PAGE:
July 22nd 2016

Pokemon Go: How it Became a Success.

Posted by Will Shadbolt

Everyone knows Pokemon. And most people have some sort of emotional connection to the series. But a lot of old fans have drifted away from the series…until now. After less than a month, Pokemon Go is already at the top of the Apple App Store chart. For those that don't know, the latest Pokemon iteration allows players to walk around the real world, capture Pokemon, and level them up. Certain predetermined locations are gyms and Pokestops where players can battle or get supplies, respectively. Walking or driving through neighborhoods, it's difficult to miss groups of all ages walking around with their eyes glued to their screen. At this point, calling the game a "viral hit" seems like an understatement. Surprisingly, this was achieved with only a small marketing effort.

Being part of a multi-million and multi-industry franchise does help, but for the most part news about the game spread by means of social media. Niantic, the company that made the game, tweeted when users in the U.S., Australia, and New Zealand could download Pokemon Go, and retweeted a couple of others mentioning the game, but beyond that, they have not done much on Twitter to promote it. Nintendo of America has retweeted one announcement but nothing else. Tracking apps report that there has been no big push for it on app-installation ads on other games or the internet and that not a single TV spot for the app has run. When asked about the future, both Pokemon Co. and Nintendo did not comment. And yet, despite this, the game has surged in popularity and Nintendo stocks have risen by 14%.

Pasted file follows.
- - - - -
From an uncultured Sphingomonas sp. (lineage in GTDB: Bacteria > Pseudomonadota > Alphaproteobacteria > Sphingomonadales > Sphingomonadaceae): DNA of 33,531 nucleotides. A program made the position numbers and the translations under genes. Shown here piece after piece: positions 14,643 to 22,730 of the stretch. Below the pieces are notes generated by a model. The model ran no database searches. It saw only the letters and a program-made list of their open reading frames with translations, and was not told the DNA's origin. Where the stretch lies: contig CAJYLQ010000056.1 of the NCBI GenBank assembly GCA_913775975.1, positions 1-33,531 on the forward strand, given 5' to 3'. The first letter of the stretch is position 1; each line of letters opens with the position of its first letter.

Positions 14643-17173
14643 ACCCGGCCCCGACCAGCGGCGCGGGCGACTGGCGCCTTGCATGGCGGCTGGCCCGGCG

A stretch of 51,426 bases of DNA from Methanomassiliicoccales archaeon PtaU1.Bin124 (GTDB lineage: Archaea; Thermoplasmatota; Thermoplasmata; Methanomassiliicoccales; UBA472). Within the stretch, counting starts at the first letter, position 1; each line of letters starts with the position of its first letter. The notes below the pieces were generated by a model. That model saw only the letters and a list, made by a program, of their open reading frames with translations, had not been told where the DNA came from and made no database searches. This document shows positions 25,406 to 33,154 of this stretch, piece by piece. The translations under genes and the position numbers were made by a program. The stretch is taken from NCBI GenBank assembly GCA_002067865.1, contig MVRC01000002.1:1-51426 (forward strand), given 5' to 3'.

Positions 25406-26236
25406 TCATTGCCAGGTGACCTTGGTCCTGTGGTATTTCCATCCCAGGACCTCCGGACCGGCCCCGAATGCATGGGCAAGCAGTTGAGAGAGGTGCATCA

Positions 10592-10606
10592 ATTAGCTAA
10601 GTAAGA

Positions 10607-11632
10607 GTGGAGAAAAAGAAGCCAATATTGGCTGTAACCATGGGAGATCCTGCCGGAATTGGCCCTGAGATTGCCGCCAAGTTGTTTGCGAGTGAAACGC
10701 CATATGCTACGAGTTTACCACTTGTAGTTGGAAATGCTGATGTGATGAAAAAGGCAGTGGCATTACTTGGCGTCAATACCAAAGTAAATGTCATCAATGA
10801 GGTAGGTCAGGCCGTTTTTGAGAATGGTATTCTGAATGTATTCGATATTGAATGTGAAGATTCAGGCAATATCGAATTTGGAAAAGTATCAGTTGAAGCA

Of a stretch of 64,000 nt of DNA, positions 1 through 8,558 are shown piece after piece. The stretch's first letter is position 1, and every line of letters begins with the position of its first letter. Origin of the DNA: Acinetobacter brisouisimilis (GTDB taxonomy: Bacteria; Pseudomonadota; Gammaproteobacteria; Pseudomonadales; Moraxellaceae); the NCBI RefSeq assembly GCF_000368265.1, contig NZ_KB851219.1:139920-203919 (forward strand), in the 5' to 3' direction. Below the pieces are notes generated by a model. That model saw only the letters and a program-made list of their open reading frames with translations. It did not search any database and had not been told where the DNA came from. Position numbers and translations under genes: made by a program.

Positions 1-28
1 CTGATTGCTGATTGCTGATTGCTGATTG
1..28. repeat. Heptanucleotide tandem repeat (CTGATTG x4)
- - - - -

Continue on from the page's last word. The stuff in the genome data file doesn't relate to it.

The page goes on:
So how did this humongous success occur? Some have come up with five aspects that help make something a hit. First is how easy it is to play. If you have a smartphone, you have everything you need to play Pokemon Go. No consoles or equipment is needed, unlike other big videogames. The number of players this generates in turn provides visibility. Conspicuous groups walk around in public looking at their phones. Plus, such seemingly odd behavior is distinctive. When you see a group like that, you know what they're doing. This social aspect of going around with friends also boosts its popularity: it's a fun way to hang out. That it keeps churning out headline-worthy articles is also a factor. Finally, and most importantly, players have an emotional connection to the game. By incorporating the original 150 Pokemon, even the oldest fans who have lost interest in the franchise are encouraged to try it out and post about it on social media. 

There's been a lot of talk about what's next for the game—More Pokemon? Battles between trainers? Trading?—but it looks like the next big addition to the game will be advertising. Last week, Niantic put up a request form for making specific locations into gyms or Pokestops…and took it down soon after. Now the company is unveiling sponsored gyms. 3,000 McDonald's in Japan will be turned into gyms. It is still to early to see what effects this will have, but other big brands such as Hot Topic and Gamestop, both popular with the game's fans, have been listed as other possibilities, although there is no word yet on bringing sponsored gyms to the U.S. While some are predicting Pokemon Go will turn into a fad that will be old news by summer's end, others state that the emotional connection will keep people hooked while Niantic continues to smooth out issues. 

And if you're looking for people to have a similar connection with your company, look no further than Giovatto Advertising. We specialize in branding and positioning development to not only make your vision of your business a reality, but also get consumers involved with it on more than just a purchasing level. In addition, we also have lots of experience with mobile marketing, an important part of any campaign in an age where everyone stares at their phone. Call Giovatto today and we'll get started on your next advertising project.

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